Government members interjecting—
They can shout all they like today, but that is a question that will play on their consciences over the next couple of months until this parliament comes back.
The Prime Minister has clearly been preparing for this moment. I think we know what we can expect from the Prime Minister. We can expect more of the bluff and the verbal intimidation that she has practised throughout her career. I have this piece of advice of the Prime Minister: this is not about gender; this is about character—and, Prime Minister, you have failed the character test.
I seek leave to table the terms of reference I referred to in my speech.
Leave not granted.
Believe it or not, the Leader of the Opposition is such a negative human being that that was his version of an unreserved apology. Let us be very clear about what this motion is about and what the Leader of the Opposition just spectacularly failed to do in a halting, nervous and ultimately content-less performance. Let us be very clear about what he failed to do. This morning the Leader of the Opposition went on to national television and accused me of committing a crime. That is what he did this morning.
Opposition members interjecting—
No amount of screaming from the opposition changes the transcript. The Leader of the Opposition was on the Today show and said I misled the WA Corporate Affairs Commission and that is obviously a very serious matter that would certainly appear to be a breach of the law. He then went on at the end of the transcript to accuse me by saying: this is a Prime Minister who made false representations, who gave false information to the Corporate Affairs Commission, which allowed a vehicle to be established which was then used for fraud. The Leader of the Opposition this morning was out accusing me of a crime; let us be very clear.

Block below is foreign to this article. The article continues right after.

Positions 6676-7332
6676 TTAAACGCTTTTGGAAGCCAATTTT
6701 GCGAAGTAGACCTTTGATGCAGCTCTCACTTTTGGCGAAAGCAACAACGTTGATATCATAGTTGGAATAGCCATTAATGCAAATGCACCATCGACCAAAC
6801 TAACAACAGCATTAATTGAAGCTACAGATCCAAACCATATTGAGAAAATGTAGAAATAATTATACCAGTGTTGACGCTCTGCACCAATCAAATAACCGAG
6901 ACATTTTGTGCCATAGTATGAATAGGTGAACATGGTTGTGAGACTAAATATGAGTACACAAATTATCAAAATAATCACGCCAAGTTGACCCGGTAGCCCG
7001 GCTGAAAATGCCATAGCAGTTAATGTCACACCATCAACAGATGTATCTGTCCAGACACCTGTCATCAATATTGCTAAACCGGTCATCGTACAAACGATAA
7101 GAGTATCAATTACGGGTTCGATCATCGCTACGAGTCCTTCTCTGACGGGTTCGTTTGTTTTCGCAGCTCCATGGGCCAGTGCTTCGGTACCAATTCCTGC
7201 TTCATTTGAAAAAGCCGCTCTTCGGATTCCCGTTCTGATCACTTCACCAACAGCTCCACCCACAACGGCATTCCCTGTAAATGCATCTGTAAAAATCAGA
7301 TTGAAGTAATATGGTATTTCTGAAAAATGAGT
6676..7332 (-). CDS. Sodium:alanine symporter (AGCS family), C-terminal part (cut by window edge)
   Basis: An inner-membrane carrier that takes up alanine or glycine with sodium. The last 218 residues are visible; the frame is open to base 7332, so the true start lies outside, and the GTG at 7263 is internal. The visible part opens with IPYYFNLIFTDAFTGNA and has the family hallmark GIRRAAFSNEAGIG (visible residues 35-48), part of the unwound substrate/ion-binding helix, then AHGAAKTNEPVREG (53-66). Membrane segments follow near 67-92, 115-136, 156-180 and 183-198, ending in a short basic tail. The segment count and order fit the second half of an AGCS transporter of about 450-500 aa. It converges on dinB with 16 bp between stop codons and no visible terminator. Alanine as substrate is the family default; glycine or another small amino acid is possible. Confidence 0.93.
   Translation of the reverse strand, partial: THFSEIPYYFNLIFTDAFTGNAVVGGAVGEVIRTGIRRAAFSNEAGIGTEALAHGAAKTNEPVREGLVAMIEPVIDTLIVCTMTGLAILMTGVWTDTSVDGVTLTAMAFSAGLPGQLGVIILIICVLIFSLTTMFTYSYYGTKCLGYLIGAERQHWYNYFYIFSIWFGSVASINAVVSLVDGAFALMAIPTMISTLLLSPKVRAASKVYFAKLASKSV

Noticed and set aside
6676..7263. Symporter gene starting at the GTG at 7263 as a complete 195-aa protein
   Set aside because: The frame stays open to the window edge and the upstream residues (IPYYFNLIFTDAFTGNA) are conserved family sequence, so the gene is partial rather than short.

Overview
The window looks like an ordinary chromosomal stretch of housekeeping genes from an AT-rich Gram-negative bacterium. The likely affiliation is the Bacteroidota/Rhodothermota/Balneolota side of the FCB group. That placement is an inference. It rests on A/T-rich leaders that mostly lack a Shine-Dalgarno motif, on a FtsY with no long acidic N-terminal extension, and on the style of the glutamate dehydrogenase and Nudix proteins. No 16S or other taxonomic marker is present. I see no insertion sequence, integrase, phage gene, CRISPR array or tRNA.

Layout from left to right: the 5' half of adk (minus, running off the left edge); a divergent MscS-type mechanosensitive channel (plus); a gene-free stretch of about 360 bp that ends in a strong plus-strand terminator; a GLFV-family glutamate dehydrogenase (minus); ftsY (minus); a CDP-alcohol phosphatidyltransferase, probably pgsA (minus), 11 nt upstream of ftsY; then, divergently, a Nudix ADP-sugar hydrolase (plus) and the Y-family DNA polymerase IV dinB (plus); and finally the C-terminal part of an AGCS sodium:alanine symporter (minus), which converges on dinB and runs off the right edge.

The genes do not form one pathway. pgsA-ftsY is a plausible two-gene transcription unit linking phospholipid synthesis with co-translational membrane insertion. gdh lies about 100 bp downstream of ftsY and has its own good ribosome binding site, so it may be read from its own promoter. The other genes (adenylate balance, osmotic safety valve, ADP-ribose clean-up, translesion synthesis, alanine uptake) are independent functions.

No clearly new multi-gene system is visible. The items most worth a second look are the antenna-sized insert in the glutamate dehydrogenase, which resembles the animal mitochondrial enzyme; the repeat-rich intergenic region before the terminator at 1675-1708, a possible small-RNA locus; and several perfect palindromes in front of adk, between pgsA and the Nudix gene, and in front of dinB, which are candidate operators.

And then, at the behest of the Leader of the Opposition, the Manager of Opposition Business was calling for my resignation on the basis that I had committed a crime. Now there is a problem with all of this for the Leader of the Opposition. When leaders of the opposition overreach and go out and falsely accuse the Prime Minister of committing a crime, we have seen this movie before. If he wants to see how the movie ends, turn around and look at the member for Wentworth because we saw in the Godwin Grech affair what happens to a leader of the opposition who accuses the Prime Minister of a crime and cannot back it up. We see what happens to them in public esteem and we see ultimately what happens to them in the eyes of their own political party.
Earlier this week, on Tuesday, the Deputy Leader of the Opposition knew how bad it was to make an error and accuse me of a crime when the opposition had no material to back it up. In the morning she did that, in the afternoon she was denying she had done it and then she back flipped and said no she did not mean that at all. So the Deputy Leader of the Opposition engaged in a humiliating backdown. But there was no such backdown for the Leader of the Opposition today. He just went out and said that I had committed a crime. We have given the Leader of the Opposition 15 minutes to make this allegation good. Where the Leader of the Opposition got to out of his 15 minutes was 'conduct unbecoming'. That is where he has backed off to. Let me just explain to people exactly what has happened this morning. What has happened this morning is that—